Microsoft wasn't Homer. It was Mr Burns!

    It really was. It originally did "not give a f*ck" and the complete disregard for the "group of people who disagree vehemently with your decisions"; aka most of its customers and potential customers put it in the position that it is now.

    The complete backflip on so many restrictions(and don't misinterpret them for anything else; they are RESTRICTIONS) is a good idea. The Kinect does not need to be connected. Just like you don't need to have a webcam plugged into a PC to use it. Of course if you don't have one... then you don't have access to the things a webcam can do... but that's common sense. If the Xbone's Kinect is good, people will use it.

    A lot of people aren't going to immediately change their minds. The road to healing is a long one, but Micro$oft are at least taking the appropriate steps. The only thing which really annoys me is all of these people with fear of missing out(FOMO). The "original" Xbone wouldn't have given a superior experience, it wasn't that the customers "weren't ready", it was simply worse.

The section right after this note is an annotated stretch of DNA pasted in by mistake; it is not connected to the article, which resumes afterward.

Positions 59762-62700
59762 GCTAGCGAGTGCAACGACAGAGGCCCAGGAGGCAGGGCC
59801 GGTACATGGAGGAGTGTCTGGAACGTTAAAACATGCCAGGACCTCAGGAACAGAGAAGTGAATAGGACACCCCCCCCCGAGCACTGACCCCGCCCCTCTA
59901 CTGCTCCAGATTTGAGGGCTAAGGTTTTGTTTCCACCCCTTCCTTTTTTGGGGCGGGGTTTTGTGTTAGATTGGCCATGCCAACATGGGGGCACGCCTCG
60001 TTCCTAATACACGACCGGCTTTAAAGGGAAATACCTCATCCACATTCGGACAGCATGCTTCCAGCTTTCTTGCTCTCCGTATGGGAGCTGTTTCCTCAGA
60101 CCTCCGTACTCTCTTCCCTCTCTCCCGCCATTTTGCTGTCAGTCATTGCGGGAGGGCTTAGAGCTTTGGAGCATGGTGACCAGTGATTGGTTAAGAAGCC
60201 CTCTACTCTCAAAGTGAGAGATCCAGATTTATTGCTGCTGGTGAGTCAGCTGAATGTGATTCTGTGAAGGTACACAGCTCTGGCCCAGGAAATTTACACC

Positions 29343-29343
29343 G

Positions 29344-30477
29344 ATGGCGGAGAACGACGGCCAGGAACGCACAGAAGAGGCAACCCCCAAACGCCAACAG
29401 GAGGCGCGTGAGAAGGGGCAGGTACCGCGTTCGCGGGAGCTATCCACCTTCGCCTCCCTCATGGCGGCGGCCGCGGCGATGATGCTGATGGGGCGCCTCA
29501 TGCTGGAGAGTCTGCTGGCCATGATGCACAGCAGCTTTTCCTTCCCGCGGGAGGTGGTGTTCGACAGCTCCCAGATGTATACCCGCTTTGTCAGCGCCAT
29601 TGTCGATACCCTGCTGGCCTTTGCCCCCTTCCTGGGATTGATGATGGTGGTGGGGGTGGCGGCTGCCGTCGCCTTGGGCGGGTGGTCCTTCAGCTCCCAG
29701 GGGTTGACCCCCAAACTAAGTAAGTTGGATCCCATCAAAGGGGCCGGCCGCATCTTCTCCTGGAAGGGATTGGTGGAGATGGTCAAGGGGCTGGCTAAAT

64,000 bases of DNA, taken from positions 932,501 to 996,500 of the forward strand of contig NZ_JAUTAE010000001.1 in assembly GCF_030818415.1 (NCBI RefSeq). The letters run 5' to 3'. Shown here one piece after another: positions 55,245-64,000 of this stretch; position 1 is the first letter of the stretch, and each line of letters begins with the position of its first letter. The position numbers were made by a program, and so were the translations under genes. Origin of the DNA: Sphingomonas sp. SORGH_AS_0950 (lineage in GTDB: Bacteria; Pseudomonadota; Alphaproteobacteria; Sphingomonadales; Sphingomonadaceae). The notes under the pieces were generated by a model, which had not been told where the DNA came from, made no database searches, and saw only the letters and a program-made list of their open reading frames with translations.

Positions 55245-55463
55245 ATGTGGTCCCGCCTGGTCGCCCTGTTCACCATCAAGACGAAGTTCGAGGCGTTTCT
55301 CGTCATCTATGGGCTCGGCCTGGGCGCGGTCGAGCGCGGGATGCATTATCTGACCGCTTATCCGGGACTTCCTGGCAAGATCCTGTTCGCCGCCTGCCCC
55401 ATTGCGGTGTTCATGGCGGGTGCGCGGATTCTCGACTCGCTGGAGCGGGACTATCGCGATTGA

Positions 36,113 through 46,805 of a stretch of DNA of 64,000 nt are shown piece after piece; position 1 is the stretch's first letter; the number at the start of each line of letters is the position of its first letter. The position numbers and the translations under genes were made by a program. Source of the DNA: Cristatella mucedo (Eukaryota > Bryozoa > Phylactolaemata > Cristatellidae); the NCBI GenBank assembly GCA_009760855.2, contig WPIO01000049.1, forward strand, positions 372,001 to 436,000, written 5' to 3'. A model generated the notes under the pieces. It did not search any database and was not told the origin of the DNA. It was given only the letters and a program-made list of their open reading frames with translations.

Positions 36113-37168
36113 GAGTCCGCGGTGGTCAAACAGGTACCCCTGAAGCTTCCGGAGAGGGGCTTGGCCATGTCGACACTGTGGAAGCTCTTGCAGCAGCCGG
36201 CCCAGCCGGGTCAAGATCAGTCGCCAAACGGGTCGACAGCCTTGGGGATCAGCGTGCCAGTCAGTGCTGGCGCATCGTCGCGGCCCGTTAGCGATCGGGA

All i have to say is that so far the lowest point for the XO was day-2 E3, and it has been consistently making the right changes, its good the Kinect is redundant but still comes in the Box [I hope this does not change], the only thing i could ask Miscrosoft now is user-removable HDD's, but thats not a big issue, next year - re-implementation of 10-man game sharing [ONLY FOR DIGITAL PURCHASES], and THATS IT, MSFT should start focusing on 1st party exclusives the XO really needs no further changes at this point, so far all changes of the system HAVE made it better, now it just needs the games to sell the systems,

    sooooo... exactly how many fat, unshaven, underpants wearing x-boxbois did Redmond expect to be cheering the concept of being camera kinected 24/7 on an always connected 'gaming' console?